Wednesday, April 09, 2008

If you own a house, hang on to it

If you’re wondering why this blog has been dormant, well, ask yourself this: What would happen if I tried to sell my house in a flat market, found a buyer, got all excited, named a settlement date, packed half the house, sold half the furniture and the deal fell through because the buyer could not arrange finance?

Got an answer?

Well, the first thing you should do is have a bloody good lie down because chances are you’d be exhausted from all the excitement, the going away parties, the selling and the packing.

Did we lie down?


What did we do?

We unpacked, and we thought seriously about calling in a distant cousin from another country to whack the real estate agent.

Why, because we needed someone to blame, a victim, a scapegoat, because he overdid the personal deodorant? No, because he did two things we did not appreciate and didn’t do a number of things we would have appreciated.

For a start, he dropped the price on our house without any consultation. We simply woke up one morning, picked up a paper and found our house had gone from $609,000 plus to $599,000 plus.

The “plus” was his idea, part of his create selling plan.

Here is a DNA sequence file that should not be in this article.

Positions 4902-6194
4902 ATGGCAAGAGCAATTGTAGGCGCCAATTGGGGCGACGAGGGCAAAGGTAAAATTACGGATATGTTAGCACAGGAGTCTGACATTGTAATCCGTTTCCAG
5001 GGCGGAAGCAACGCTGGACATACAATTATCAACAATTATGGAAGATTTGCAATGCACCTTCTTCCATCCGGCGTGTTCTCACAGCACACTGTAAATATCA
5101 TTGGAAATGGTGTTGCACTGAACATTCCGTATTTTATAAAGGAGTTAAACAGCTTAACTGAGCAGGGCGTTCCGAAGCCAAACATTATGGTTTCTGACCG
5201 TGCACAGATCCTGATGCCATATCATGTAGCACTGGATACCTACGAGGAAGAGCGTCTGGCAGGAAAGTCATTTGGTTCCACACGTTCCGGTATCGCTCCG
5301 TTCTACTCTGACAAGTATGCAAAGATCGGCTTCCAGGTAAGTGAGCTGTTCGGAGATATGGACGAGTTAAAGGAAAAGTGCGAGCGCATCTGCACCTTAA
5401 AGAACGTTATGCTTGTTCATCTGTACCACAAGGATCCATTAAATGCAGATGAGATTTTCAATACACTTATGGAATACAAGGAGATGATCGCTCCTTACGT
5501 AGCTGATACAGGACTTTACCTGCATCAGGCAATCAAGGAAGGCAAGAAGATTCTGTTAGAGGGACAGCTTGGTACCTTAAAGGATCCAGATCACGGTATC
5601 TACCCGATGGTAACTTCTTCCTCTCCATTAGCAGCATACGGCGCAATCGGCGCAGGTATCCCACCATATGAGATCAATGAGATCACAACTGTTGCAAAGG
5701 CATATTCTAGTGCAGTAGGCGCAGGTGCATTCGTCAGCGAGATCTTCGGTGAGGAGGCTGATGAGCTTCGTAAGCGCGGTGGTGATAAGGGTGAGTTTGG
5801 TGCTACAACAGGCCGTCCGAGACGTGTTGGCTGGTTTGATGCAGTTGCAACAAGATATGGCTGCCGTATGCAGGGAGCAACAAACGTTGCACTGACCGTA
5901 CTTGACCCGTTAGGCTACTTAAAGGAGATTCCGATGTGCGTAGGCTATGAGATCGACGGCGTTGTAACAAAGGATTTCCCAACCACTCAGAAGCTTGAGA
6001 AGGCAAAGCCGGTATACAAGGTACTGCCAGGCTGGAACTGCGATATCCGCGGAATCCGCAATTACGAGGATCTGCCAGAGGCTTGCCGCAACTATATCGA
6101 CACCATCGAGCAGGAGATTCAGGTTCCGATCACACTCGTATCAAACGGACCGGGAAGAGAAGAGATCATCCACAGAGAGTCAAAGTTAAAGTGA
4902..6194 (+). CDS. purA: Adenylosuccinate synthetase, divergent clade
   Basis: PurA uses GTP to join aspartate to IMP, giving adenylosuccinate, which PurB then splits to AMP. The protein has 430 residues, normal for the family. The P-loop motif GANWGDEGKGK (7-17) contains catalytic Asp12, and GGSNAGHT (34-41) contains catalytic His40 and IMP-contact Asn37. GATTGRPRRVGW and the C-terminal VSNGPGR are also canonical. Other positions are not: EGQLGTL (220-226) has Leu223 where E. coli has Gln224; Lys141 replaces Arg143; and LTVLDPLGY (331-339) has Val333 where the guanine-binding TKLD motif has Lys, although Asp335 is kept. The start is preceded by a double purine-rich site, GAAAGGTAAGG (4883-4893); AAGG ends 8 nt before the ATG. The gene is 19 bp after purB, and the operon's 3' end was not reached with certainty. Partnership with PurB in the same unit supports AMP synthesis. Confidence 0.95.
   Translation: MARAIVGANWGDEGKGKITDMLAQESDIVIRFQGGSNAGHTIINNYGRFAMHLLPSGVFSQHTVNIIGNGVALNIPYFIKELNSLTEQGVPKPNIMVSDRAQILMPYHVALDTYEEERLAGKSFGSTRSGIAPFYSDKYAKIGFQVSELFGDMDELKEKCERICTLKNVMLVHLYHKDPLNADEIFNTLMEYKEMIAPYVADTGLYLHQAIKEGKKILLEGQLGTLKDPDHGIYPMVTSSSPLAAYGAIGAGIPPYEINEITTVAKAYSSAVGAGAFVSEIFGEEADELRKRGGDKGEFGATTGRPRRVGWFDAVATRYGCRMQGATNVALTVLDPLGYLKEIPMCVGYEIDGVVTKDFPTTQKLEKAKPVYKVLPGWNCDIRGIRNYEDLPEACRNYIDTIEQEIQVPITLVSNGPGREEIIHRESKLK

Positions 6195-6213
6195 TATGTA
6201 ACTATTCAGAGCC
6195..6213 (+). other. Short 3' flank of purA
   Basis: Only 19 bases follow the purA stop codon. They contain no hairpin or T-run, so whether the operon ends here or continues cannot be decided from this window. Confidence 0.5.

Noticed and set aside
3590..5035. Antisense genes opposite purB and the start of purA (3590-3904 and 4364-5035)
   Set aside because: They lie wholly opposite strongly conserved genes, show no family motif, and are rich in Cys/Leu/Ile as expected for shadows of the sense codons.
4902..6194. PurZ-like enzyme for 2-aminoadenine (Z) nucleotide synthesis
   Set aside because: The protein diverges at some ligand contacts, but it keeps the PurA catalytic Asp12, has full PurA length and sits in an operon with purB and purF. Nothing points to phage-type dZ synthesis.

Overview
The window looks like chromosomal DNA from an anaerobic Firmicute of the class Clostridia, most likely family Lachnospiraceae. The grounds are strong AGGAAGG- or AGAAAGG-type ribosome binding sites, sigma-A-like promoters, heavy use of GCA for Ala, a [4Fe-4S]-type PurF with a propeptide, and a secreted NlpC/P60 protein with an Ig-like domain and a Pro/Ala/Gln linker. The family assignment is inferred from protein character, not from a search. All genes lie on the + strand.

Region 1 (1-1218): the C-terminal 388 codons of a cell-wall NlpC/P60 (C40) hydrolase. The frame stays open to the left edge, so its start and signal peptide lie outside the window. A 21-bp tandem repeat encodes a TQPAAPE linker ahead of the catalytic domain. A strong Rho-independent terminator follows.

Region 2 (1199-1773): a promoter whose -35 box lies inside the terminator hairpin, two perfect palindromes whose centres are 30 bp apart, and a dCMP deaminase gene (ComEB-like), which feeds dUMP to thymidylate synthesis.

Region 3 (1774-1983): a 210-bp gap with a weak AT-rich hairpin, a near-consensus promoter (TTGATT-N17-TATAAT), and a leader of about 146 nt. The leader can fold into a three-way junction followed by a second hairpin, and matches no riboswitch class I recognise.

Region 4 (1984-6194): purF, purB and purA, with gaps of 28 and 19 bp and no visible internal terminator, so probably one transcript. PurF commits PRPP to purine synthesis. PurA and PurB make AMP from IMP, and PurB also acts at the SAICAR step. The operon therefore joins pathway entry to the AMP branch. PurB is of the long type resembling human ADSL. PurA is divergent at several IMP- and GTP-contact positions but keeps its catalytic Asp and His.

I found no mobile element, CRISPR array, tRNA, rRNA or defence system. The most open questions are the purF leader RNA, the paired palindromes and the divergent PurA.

Then, after he thought the deal had fallen through, he dumped the buyers, put the house back on the market and announced a house-open, all without consulting the vendors, the sellers, us.

We called the buyers, who we had shown over the house the previous weekend and they said: “We are still interested. His phone call upset us. We thought he was acting under your instructions.”

Instructions? Sellers would issue instructions to intimidate buyers? This happens? Anyway, good point. We suddenly remembered who was acting for whom.

Which was all fine and good but we still owned a house we didn’t want to live in any more and had a mortgage on another house we did want to live in, sleep in, eat in and do all the other things happily married baby boomers do in after they have relieved their cluttered lives of vast amounts of superfluous junk they have no wish to leave behind for their children to sift through when they finally move off to the planet they thought they were on in 1966.

In short, our agent was not acting in our interests, but in the interests of someone who wasn’t talking to us.

Such matters take their toll.

Especially on the person who is left living in the house we don’t want to live in any more and that wasn’t me.

Where was I?

Doing what I do, driving all over the South West of Western Australia, working my guts to the bone, or the gristle, talking, back slapping, hand shaking and falling onto the nearest bed in a collapsed heap dreaming dreams that suggested my life needed a settled home life.

Meanwhile, Tibetans and Zimbabweans battled enemies of a much greater consequence.

Perspective is a great leveller. We may be experiencing some confusion, but we still eat well, get some sleep, feel safe in whatever house we are in, enjoy the companionship of fine friends and here, where I am now, in Albany, next stop Antarctica, most days the surf rolls gently onto fine beach sand and I get to feel at one with the universe.